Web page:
Kammerflimmer Kollektief
Label ©  Temporary Residence
Release Year  2003
Length  42:41
Genre  Electronica
Personal Star Rating [1-5]  
  Ref#  K-0065
Bitrate  192 Kbps
    Track Listing:
      Neumond inselhin   (Tom Weber
      Sie tranken Regen   (Heike Aumüller
      Uber die Wasserscheide   (Heike Aumüller/Tom Weber
      Blood   (Annette Peacock
      ...denn Nacht ist jetzt schon bald!  
      Sie tranken Regen (Version)   (Christopher Burnner/Dietrich Foth/Heike Aumüller/Heike Wendelin/Johannes Fritzch/Tom Weber
      Mantra   (Tom Weber
      Eiderdaunen (gerupft)   (Tom Weber
      Irgendwann: Fruhling   (Christopher Brunner/Dietrich Foth/Heike Wendelin/Johannes Fritzch/Tom Weber
      "There's a weight on you, but you can't feel it."  
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      Review by Charles Spano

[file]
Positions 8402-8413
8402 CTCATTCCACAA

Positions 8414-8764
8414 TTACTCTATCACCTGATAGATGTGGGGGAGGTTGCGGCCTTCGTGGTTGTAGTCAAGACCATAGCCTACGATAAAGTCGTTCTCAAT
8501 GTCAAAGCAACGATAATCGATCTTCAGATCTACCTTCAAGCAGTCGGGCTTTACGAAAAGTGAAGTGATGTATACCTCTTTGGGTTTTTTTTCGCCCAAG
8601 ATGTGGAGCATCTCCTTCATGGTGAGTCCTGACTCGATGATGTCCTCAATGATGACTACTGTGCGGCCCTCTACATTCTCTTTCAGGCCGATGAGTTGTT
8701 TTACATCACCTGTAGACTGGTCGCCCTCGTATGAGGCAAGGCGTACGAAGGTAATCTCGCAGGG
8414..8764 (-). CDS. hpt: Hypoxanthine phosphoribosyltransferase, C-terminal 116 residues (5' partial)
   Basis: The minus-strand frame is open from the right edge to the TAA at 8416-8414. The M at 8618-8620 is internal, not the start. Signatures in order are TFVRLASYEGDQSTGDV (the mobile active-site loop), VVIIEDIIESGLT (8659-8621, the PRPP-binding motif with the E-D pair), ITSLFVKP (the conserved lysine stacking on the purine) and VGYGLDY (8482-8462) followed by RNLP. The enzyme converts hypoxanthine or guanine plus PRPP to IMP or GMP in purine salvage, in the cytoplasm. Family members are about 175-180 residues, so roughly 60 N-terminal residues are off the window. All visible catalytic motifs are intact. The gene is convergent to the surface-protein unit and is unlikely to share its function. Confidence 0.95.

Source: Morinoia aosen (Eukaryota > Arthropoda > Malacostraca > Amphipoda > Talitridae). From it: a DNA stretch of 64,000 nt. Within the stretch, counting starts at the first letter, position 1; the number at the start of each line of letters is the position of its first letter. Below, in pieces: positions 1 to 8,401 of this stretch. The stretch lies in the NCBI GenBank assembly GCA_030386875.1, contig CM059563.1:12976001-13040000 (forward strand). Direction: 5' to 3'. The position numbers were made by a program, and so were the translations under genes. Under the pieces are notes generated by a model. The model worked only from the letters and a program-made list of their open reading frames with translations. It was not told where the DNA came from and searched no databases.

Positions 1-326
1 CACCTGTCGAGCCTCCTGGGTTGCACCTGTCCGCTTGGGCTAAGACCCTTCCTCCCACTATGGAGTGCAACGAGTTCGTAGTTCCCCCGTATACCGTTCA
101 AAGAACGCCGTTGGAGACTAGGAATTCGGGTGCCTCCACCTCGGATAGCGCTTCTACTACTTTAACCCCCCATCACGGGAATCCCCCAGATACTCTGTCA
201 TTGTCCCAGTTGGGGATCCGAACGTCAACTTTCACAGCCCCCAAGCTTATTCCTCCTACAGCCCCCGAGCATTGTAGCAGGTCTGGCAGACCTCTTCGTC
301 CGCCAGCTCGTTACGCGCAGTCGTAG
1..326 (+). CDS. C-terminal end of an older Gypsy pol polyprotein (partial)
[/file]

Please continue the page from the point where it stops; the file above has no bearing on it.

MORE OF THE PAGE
Cicadidae is the natural outcome of Kammerflimmer Kollektief's evolution from a hybrid jazz electronic outfit to experimental improvisers and finds the band actually playing as a band with brass and string instruments, electronics, drums, and keyboards. It makes Kammerflimmer a sort of Black Dice for downtempo ambient music -- while their lush, tweaked sounds (and decidedly warm tones) are similar to both Four Tet and Manitoba, the songs on Cicadidae have a much looser rock feeling. Take "Neumond Inselhin," which starts the album off with a gentle ticking, gurgling, and chiming that turns to a genuine string melody and then a subtly buzzing cacophony. The song doesn't so much evolve from one phase to the other as it just sort of dances back and forth, like insects in the moonlight on a summer night (hence the cicadas). There's a remarkable range to the music that conjures Kammerflimmer's dreamy surrealism -- from the Múm-esque chimes of "Blood" to the clearly Western-inspired (and somewhat caustic) "...Denn Nacht Ist Jetzt Schon Bald!" (Ennio Morricone meets Steve Reich?). It's this openness and spontaneity that makes Kammerflimmer Kollektief's music so thrilling -- after all, the very next track is a Björk-ian dark pop song, followed by a spare, techno jazz groove on "Mantra." Kammerflimmer's ideas are so original that they may seem far-flung to those uninitiated with experimental music, but their delivery is so inviting and hypnotic that it makes Cicadidae unusually accessible.
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